The Fed’s Upcoming Blunder (4 min read)

What a difference seven months makes. At the end of November 2018, financial markets priced the Fed funds rate (then 2.2%) to end 2020 at about 2.7%. Now, however, the market expects the rate to end 2020 at about 1.5%. The pricing of three cuts in the second half of 2019 and a further one or two in 2020 is aggressive, and yet, as I’ll explore below, the easings will probably fail provide substantial support to the economy, especially so late in the cycle. Instead, I predict that it will fuel financial excess, reduce policy options during a downturn, and ultimately question the credibility of the Fed.

What Good Will Easing Do?

Well, not much. A marginally lower cost of capital for businesses will struggle to offset the drag from the threat of disruption to global goods and services trade, resulting from both trade and technology tensions between the US and China in particular. One transmission mechanism is the exchange rate, although this effect is always modest for the (relatively closed) US economy, and dollar weakness has been diminished by the shift in easing expectations abroad. A more promising external development is the boost provided to EM growth by easier US financial conditions, helping unwind some of the damage done in 2018.

Interest rate reductions always work best through housing and credit-sensitive components of consumer spending such as auto sales (Chart 1). The reductions are most effective, however, only when the financial system is strong enough and therefore willing and able to pass on more attractive borrowing rates to households. This seems to be true today and interest-sensitive sectors have begun to respond to lower market rates that the Fed is expected to validate in the coming months. In my view, the H2 easing is likely to keep US growth in the 2-2.5% range through the early months of 2020.

The 1998 Parallel

The best analogy for this easing is the Fed late cycle adjustment of 1998, Q3-4, made in response to external weakness – the Asian and Russian crises (Chart 2). There were far more signs of domestic and global financial stress then than today, but the pace of domestic investment (and trend GDP growth) was also far higher than now. The growth scare that triggered 75bp in rate cuts was not evident in the GDP data, which sailed along at a steady 4.75%oya clip through 1997, 1998, and 1999.

Chart 1: US Interest-Sensitive Sectors


Source: Suttle Economics

Chart 2: The US Rebound in 1999


Source: Suttle Economics

The Q3-4 1998 easing began to be reversed in July 1999, largely in response to perceptions of financial overheating as the stock market boomed. The Fed did not have an explicit inflation target then, but the core PCE deflator was well below 2% (and its current level) throughout the 1990s late cycle episode (Chart 3). This was not then viewed as a major policy problem, but more a reflection of an additional economic benefit offered by the technology boom.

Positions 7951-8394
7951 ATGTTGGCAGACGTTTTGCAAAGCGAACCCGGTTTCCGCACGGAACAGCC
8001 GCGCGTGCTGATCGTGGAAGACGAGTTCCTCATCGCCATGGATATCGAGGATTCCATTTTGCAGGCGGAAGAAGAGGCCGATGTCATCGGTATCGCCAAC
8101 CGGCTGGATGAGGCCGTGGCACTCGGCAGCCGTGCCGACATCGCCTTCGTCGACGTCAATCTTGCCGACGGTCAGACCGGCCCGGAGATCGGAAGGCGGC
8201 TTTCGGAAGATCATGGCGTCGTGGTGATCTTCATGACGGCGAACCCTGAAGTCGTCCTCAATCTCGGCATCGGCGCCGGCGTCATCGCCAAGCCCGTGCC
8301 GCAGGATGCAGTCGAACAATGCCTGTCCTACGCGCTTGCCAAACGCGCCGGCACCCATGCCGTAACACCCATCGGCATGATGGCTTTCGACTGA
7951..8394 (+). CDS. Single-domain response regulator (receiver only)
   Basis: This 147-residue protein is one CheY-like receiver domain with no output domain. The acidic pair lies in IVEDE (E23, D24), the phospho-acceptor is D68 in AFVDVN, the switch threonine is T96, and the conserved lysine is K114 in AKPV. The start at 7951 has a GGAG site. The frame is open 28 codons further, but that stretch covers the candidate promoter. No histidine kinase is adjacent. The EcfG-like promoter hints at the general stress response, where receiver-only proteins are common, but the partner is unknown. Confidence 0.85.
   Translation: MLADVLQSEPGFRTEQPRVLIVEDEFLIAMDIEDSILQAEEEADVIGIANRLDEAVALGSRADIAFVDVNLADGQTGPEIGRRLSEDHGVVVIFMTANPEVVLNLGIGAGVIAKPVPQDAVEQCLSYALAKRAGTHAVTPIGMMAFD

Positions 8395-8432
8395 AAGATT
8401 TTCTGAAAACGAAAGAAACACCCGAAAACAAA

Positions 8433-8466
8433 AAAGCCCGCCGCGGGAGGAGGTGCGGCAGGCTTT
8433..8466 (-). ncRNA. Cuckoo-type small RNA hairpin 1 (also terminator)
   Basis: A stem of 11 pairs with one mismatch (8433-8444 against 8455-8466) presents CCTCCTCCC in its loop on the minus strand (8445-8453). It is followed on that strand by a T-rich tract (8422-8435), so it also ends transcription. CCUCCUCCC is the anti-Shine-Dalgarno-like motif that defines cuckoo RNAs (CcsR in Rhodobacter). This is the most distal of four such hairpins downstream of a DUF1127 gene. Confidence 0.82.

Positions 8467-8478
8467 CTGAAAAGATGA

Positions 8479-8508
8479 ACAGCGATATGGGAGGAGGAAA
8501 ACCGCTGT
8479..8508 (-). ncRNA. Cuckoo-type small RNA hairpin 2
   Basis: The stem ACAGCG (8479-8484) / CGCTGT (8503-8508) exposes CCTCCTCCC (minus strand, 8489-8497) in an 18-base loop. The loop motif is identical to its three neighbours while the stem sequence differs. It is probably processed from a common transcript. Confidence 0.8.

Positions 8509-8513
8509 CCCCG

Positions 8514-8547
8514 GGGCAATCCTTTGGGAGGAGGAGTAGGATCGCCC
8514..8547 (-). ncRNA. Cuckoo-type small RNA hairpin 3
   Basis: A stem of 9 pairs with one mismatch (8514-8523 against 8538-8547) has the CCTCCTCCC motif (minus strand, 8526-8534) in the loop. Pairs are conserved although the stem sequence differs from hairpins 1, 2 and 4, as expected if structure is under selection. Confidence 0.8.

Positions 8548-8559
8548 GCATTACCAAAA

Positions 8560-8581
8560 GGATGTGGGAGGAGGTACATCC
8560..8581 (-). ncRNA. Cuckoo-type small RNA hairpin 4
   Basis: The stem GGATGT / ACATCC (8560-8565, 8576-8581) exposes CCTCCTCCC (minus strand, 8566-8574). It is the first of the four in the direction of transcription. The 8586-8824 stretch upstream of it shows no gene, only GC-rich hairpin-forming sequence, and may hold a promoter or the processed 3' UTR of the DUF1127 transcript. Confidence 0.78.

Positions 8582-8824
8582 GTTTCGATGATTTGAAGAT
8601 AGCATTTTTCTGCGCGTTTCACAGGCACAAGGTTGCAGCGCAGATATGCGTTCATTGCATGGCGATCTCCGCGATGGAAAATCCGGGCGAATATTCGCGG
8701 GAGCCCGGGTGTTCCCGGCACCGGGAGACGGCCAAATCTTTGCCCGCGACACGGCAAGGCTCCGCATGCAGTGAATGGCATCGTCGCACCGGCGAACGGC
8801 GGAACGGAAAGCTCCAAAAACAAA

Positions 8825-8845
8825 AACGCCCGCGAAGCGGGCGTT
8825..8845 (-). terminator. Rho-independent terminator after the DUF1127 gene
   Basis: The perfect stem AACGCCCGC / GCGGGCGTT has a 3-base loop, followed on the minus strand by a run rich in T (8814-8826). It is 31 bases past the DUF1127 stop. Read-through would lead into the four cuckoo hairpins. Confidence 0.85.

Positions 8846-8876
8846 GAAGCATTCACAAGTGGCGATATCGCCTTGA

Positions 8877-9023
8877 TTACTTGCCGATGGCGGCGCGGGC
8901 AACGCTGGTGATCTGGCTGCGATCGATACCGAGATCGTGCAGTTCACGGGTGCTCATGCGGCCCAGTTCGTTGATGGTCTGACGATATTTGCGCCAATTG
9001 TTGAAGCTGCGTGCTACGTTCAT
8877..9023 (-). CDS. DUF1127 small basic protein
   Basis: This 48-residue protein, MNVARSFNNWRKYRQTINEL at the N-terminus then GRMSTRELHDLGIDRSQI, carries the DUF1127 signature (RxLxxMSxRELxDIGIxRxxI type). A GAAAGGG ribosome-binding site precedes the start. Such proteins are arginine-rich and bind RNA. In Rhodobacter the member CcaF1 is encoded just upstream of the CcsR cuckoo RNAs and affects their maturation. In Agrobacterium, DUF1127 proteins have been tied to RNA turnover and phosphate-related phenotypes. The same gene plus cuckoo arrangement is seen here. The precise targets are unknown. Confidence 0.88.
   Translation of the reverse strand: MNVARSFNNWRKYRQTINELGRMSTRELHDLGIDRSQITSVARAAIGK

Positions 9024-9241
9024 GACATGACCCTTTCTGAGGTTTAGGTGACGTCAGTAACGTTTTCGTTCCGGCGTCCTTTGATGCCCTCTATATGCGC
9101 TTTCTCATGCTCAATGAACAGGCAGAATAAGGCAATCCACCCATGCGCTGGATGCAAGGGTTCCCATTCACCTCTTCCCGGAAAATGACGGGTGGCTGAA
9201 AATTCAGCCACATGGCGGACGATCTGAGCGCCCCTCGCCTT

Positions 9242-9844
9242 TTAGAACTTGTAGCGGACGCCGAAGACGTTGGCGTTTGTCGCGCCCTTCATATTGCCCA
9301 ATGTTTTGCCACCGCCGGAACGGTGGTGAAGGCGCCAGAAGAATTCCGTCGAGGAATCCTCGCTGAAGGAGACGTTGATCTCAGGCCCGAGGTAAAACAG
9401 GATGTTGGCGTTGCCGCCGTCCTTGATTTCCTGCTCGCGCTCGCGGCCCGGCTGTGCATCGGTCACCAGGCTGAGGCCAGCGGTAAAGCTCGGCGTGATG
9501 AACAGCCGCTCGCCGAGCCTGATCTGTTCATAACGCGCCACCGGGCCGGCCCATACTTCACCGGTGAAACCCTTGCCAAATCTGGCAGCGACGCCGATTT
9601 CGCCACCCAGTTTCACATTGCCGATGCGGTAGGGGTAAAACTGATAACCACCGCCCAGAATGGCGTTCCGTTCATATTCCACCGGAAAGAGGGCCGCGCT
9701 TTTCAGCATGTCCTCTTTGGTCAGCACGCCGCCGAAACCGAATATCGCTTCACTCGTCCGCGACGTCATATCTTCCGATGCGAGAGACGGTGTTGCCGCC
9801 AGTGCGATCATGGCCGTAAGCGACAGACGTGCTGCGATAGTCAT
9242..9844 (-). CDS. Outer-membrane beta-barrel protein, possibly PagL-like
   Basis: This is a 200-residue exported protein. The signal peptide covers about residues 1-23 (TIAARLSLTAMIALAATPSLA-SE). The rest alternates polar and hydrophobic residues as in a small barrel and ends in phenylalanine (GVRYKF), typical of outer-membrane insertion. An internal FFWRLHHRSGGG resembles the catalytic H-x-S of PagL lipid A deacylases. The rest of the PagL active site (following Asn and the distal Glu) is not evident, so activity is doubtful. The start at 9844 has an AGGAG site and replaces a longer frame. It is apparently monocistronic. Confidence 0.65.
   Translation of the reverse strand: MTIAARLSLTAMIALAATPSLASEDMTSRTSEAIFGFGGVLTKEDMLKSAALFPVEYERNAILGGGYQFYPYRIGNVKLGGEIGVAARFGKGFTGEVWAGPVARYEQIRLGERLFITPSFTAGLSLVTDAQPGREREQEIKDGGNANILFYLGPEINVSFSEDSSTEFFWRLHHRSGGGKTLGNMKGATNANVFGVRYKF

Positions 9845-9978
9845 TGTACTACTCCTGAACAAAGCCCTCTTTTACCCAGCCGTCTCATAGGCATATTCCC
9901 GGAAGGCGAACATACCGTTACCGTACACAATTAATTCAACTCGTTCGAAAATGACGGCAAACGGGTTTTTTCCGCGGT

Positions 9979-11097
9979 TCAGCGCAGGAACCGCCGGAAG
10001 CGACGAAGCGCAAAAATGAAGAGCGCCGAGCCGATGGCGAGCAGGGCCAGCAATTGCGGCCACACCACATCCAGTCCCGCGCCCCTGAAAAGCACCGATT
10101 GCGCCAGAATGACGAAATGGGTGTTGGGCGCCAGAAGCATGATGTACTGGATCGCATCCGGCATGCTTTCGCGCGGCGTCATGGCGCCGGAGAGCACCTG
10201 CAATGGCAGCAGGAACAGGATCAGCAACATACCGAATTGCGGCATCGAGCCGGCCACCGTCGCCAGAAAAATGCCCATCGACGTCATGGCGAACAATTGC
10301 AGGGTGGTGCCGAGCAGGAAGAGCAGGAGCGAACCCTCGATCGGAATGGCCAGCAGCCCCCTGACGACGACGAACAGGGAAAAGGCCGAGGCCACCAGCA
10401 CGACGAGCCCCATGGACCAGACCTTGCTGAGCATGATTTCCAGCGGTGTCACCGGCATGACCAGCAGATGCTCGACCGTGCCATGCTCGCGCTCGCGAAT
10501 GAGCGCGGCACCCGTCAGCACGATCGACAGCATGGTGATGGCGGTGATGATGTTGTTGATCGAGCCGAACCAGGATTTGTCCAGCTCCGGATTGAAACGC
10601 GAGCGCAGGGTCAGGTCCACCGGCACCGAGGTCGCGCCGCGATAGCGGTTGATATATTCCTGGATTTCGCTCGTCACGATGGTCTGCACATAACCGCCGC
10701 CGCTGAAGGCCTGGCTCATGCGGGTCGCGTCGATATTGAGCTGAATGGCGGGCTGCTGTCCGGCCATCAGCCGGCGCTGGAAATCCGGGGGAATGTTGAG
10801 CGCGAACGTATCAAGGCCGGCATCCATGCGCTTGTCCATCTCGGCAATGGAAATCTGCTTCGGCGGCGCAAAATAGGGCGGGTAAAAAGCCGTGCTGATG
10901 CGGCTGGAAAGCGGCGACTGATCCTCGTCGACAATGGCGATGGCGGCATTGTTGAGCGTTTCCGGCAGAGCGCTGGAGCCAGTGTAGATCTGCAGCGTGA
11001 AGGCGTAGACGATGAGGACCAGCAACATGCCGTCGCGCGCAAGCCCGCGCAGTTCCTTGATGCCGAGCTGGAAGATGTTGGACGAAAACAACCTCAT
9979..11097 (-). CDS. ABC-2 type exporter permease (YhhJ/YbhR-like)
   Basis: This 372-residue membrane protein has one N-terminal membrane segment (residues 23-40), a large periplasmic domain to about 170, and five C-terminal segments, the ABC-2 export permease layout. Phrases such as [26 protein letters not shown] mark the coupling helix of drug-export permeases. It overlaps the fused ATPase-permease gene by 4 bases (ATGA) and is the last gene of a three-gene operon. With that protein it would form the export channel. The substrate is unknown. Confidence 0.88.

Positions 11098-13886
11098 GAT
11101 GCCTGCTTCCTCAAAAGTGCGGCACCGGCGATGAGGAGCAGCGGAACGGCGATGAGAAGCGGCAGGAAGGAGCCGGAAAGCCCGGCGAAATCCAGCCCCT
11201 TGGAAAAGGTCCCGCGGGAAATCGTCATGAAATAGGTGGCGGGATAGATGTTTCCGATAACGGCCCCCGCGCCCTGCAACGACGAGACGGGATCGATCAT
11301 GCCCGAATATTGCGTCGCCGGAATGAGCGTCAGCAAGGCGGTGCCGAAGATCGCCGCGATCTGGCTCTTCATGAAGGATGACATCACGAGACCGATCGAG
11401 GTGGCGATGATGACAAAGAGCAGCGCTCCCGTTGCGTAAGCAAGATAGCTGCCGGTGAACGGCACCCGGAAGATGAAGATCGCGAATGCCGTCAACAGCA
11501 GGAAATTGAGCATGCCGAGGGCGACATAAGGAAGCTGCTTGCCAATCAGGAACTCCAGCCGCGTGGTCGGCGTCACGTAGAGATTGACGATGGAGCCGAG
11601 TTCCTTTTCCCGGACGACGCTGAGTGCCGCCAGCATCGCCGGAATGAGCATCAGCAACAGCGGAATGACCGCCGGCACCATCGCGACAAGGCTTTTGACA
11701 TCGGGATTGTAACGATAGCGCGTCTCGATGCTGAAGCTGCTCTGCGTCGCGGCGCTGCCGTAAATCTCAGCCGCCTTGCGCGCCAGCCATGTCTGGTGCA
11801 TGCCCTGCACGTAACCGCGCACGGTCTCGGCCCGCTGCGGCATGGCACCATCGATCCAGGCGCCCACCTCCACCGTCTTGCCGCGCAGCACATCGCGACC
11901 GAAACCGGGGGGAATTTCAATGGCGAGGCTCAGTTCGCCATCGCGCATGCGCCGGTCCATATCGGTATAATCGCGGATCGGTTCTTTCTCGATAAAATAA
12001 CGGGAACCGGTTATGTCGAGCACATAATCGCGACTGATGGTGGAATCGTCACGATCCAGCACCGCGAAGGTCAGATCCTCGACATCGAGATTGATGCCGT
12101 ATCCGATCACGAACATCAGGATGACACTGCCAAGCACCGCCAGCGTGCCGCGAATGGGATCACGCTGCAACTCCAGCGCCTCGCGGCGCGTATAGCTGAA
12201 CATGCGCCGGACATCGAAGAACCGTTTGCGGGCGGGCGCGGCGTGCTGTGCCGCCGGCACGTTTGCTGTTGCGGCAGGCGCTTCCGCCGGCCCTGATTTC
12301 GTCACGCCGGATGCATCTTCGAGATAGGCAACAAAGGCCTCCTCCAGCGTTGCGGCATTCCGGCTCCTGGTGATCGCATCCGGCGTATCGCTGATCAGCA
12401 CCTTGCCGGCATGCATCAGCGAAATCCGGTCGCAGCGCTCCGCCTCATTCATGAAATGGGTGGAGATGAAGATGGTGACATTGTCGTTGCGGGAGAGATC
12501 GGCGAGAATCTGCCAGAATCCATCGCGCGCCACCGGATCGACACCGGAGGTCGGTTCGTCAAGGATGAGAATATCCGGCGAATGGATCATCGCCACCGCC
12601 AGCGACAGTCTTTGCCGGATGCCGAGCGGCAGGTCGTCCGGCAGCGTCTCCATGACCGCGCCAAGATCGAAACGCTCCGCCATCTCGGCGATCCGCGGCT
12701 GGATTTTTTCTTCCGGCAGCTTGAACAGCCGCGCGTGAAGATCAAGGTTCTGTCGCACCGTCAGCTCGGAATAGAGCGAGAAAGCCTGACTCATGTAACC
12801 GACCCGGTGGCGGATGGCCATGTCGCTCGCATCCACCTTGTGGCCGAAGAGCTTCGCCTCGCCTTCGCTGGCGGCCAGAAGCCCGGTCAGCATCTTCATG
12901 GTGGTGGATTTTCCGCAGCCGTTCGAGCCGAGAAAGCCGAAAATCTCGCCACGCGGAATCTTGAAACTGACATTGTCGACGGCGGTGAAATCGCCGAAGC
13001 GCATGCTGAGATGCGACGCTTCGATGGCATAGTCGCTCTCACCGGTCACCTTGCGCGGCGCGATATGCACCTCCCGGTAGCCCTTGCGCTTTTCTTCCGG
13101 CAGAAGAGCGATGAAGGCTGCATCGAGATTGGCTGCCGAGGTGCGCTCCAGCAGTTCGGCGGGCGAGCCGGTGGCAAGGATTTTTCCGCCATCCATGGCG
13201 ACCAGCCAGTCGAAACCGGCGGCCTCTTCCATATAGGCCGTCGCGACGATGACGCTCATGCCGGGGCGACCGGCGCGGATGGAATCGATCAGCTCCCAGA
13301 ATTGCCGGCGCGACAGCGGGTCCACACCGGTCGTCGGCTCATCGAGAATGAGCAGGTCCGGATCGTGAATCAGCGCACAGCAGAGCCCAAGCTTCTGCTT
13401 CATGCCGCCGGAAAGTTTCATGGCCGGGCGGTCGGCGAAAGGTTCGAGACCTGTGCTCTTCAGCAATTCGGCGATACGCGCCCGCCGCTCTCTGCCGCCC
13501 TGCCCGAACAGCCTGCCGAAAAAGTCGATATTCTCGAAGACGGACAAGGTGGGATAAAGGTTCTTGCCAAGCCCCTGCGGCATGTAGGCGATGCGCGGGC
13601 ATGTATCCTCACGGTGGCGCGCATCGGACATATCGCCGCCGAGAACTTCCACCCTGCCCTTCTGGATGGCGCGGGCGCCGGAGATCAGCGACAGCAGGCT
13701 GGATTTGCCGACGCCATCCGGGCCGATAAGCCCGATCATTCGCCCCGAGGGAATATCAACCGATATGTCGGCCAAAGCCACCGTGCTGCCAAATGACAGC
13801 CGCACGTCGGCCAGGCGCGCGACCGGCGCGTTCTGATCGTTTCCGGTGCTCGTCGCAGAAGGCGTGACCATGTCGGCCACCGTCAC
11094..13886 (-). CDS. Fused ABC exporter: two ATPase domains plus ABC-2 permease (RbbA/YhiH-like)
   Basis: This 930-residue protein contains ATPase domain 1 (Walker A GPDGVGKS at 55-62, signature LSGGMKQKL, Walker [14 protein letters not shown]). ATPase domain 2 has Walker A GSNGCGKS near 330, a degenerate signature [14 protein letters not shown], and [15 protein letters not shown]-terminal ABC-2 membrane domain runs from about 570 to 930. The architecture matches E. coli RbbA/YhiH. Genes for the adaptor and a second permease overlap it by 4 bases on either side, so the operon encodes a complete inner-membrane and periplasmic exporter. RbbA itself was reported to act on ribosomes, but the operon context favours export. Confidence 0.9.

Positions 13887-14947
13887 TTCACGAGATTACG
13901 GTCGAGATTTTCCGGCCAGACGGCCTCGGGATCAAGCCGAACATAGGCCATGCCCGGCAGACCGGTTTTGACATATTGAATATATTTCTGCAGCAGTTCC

Chart 3: Core PCE Deflator Through Expansions


Source: Suttle Economics

Unlike the 1998 easing phase, however, it seems unlikely that the Fed might begin to reverse its 2019 easing in mid-2020, given the approach of what is almost certain to be a very contentious election in November. Yet it is worth remembering that the Fed tightened by 175bp between July 1999 and June 2000, with the last move of 50bp coming less than 5 months before the election. Given political pressures and constraints, it now seems more likely that tightening will come in 2021 once financial excesses (and overheating) have become more severe.

The Policy Mistake

In my view, the global easing now underway is a policy mistake for three reasons:

  1. Most importantly, it will promote further financial excess. This is a particular problem because financial excess, rather than an inflation overshoot (e.g. 1999-2000 and 2006-7), is already causing the overheating in the modern economy.
  2. Easing to stimulate growth when growth is only moderately low uses up scarce manoeuvring room for when it is truly needed. When the economy next turns down, this will require the use of other policy supports such as fiscal easing that are inherently harder to activate.
  3. Whether policymakers (especially the Fed) are conscious of it or not, they are generally sanctioning bad policy. This signals to rational politicians that central banks are up for grabs—a highly attractive source of power and support.

So What’s the Takeaway?

I’d expect 50bp of Fed easing during 2019H2, which is aggressive, but less than market pricing. The easing will bolster interest-sensitive consumer sectors, but won’t help capex much. In the past, such easings in the late stages of an expansion are reversed quickly, but in the current situation politics will probably delay the reversal to 2021. In the end, the easings will be viewed as an error, and we’d do well to react to them as such.

Phil Suttle is the founder and principal of Suttle Economics, and can be contacted here.

(The commentary contained in the above article does not constitute an offer or a solicitation, or a recommendation to implement or liquidate an investment or to carry out any other transaction. It should not be used as a basis for any investment decision or other decision. Any investment decision should be based on appropriate professional advice specific to your needs.)

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